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New grad, don't have what it takes to work in a hospital?

First Year   (627 Views 4 Comments)
by Newtons Newtons (New Member) New Member

230 Visitors; 2 Posts

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I've just graduated from nursing school, and I'm very unsure of where to work. A part of me wants to work on a med/surg floor and get my "basic nursing skills" foundation, and another part of me (a huge part btw) is telling me to skip the hospital and work in some type of outpatient setting. While I do really kinda want that basic foundation of nursing, I'm really scared that I won't be able to handle working in a hospital.

My senior practicum in school was in a good setting, I had an instructor who worked in the float pool and as such I got to experience a few different floors. HOWEVER, I hate to admit that even by my last day, I honestly wasn't that much better than how I was at the beginning. I'm an extremely awkward, shy, and introverted person, so hearing me talk to patients is a cringe-worthy experience. And I don't know if it was because of the system of the hospital in place for capstone students, or if I'm just trying to find something to blame other than my own incompetency; but I literally had no idea when patients had diagnostics tests to be done or labs to be drawn, I had no idea what orders were put in, or what to do with orders, I talked to a physician twice in the time I was there and both times I looked like a complete idiot because I had no idea what the hell I was doing. In my defense, as a student I couldn't access or even see the orders put in, I also didn't have an iPhone the staff in the hospital used to communicate with each other and other departments. But even with that I feel like I should have had some more understanding of everything going on with the patient, my nurse did tell me what was going on with the patients.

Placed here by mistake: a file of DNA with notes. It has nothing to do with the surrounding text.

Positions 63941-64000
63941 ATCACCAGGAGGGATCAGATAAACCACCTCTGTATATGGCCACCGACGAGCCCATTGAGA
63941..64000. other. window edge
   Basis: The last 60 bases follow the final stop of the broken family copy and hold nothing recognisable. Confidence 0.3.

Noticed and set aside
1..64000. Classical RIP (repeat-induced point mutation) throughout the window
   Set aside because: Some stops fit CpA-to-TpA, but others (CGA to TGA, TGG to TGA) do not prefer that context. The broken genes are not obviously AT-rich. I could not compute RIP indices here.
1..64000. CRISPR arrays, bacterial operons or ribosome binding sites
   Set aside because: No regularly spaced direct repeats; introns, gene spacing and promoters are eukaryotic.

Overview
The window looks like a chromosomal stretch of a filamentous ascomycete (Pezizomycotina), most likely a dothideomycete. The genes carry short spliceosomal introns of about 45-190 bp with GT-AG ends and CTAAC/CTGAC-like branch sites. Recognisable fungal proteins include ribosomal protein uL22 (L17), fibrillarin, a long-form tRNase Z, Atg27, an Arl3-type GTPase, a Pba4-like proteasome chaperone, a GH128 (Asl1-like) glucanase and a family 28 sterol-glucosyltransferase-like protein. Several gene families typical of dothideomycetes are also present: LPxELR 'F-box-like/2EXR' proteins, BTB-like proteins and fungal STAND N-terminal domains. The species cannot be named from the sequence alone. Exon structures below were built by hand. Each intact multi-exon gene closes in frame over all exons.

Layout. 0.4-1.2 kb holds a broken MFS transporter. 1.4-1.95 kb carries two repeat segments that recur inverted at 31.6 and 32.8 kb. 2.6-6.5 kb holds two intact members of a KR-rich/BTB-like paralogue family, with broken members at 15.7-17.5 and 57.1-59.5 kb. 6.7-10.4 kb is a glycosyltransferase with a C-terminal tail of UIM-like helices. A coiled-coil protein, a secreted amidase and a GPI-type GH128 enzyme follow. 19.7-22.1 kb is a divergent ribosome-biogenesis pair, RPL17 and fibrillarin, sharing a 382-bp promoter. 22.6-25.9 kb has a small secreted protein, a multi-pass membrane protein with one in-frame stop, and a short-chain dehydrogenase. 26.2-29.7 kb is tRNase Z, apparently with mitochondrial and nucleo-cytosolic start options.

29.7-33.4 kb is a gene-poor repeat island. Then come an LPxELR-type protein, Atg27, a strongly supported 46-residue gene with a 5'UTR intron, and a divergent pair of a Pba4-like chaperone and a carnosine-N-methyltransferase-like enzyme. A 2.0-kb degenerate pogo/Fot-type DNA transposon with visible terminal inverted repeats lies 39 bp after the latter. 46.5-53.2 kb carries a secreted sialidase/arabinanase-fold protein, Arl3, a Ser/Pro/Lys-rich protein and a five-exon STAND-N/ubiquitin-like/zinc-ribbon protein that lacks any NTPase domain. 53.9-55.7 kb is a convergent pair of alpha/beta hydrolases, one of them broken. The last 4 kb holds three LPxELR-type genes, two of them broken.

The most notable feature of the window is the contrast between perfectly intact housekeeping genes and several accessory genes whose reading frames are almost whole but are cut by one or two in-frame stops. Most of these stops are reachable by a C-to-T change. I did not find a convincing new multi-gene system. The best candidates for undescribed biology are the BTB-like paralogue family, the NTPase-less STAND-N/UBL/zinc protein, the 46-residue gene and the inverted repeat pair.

Giving report at the end of the shift is when I realized how bad I actually am at nursing, which was a bit of a shock to me, as someone who was a low A student during school, I thought I should have been in a better position to be able to practice nursing, and I'm not. Grades very obviously don't correlate to physical nursing performance, as evidenced by my peers who were on the brink of failing but flourished during their capstones. Giving report I basically just read off a handoff report that was required for each patient, and I couldn't put together what happened that day with the patient and understand it and tell the next shift what was going on or what to expect.

So now I'm stuck, I don't want nor can I afford a really low paying clinic job, but I'm scared I'll be having anxiety attacks if I try to work at a hospital and even worse I won't be able to practice as a safe and competent nurse. What's even more annoying is that there are no nurse residency programs open at the hospitals I'm wanting to apply to, which I don't even know is a blessing or curse, at least I wouldn't be stuck in some commitment. I also went to nursing school out of state, now that I'm back in Washington state I have no idea of how the work culture is in certain hospitals, nor do I have friends I can ask, and online research is turning out to be very biased.